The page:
Sunday, October 4, 2015

Nazareth and the Sea of Galilee

Second consecutive very early wake up call, to set out for our visit to Nazareth and the Sea of Galilee.  Our first stop was at the Basilica of the Annunciation, situated at the site that it's believed an angel appeared to Mary and gave her The Good News, that she was going to be the mother to the Son of God.  This is a scene which has been portrayed in countless pieces of religious art - my favorite being this one, in the National Gallery in London:

The church was built in 1969 over the site of two previous churches, one Byzantine and the other a Crusader-era church.  The Modern church sanctuary is reached by climbing a set of exterior stairs, and is decorated with depictions of the Virgin from various countries / cultures, each done by an artist from that country.  The results are breathtaking:

One of my favorites (of course!) Our Lady of Guadalupe from Mexico.  Legend has it that Our Lady appeared to the peasant Juan Diego in the 1500's; if memory serves her image was the first to depict The Virgin as a non-white European.  By another miracle, I was able to text this image, real time, to my mother back in California and share the moment with her!!!

This gorgeous mosaic is from Japan; these first two examples show me how the image / idea of Madonna and Child transcend borders

This image is the French contribution to the collection

The stunning piece from the USA
The cave believed to have been the home of Mary

Detail of the Virgin from Brazil
From the main sanctuary, there are stairs to descend to the Grotto, which contains a shrine around a large rock within a cave where it is believed that Mary lived when she received the good news.  The architecture permits natural light to flow into the grotto; one can also view the dome of the main sanctuary from the grotto.  The struts supporting the ceiling are designed to resemble a manger roof, and the floor shows the Jerusalem Cross.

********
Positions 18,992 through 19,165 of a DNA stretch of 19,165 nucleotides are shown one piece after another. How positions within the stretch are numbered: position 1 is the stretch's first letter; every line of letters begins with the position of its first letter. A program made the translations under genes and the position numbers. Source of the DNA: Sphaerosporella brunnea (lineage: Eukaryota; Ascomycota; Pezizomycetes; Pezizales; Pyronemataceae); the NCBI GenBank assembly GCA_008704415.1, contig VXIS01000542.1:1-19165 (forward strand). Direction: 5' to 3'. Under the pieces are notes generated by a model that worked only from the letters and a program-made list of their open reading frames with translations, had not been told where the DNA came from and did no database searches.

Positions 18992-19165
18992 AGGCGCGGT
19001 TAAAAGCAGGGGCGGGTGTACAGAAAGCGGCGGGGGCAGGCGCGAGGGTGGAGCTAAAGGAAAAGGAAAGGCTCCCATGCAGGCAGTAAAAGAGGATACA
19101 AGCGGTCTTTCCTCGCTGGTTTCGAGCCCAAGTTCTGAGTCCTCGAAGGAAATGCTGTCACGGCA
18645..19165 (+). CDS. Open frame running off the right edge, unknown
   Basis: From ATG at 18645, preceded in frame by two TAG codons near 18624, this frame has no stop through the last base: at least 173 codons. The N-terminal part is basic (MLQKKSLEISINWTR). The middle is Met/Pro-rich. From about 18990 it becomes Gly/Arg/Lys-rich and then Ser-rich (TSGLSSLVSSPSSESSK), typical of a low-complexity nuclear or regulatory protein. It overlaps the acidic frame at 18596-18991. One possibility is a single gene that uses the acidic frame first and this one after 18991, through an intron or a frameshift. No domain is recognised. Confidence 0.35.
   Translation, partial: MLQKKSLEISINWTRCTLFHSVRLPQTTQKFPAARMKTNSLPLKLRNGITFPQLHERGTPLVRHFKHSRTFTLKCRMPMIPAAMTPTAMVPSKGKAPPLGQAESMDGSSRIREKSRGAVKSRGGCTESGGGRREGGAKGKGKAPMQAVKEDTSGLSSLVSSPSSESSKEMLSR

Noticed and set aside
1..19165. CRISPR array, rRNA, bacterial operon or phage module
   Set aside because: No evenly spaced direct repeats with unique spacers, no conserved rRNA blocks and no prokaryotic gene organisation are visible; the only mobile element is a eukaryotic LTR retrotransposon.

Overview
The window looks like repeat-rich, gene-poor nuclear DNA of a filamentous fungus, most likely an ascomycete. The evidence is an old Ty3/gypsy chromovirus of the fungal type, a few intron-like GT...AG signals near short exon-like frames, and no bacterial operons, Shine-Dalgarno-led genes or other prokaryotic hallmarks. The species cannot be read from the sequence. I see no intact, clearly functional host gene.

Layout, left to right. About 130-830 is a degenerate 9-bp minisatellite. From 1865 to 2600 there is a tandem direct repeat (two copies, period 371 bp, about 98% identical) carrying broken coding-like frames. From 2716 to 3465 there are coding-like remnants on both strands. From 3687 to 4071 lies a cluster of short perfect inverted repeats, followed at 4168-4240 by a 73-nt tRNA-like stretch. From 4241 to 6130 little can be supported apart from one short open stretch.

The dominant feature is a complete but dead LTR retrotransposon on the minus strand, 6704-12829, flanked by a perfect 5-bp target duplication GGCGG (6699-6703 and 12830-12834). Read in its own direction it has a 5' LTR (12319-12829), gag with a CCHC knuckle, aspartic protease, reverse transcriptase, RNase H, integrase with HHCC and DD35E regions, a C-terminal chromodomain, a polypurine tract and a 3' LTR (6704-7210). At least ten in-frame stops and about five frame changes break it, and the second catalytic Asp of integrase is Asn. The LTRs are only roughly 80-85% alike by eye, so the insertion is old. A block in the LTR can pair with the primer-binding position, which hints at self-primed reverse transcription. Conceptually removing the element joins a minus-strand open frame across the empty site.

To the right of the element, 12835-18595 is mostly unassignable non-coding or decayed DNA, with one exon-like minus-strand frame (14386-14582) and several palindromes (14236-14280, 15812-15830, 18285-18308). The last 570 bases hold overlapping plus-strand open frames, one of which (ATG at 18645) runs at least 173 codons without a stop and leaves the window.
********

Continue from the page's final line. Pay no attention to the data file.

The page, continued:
From the grotto, one walks outside and can view an ongoing archaeological excavation being constructed at the site. 

Rich with Moshe, our charming guide for the day.  Although Jewish he had a wonderful reverence and appreciation for the spirituality associated with the Christian sites we visited. 

From the Basilica we walked a few steps to the adjacent St. Joseph's Church, which is built over what is believed to be the workshop of Joseph the Carpenter, husband of Mary.  Walking over we had a real Kumbaya moment - Real, as Sunday Mass was in session and the congregation was singing Kumbaya.  Magical.  Since Mass was in progress, we took a side door and walked down a corridor that led to another grotto behind this church, which is in fact an ancient workshop.  

As we drove out of Nazareth for our next visit, Rich spotted this:

Our next visit was to the hauntingly beautiful and tranquil Mount of Beatitudes, where Jesus preached the Sermon on the Mount.  The mountain is crowned with the 1930's era Church of the Beatitudes, which is set in beautiful gardens with spectacular views of the surrounding land and seascapes.  The church is octagonal, with each side representing one of the eight Beatitudes: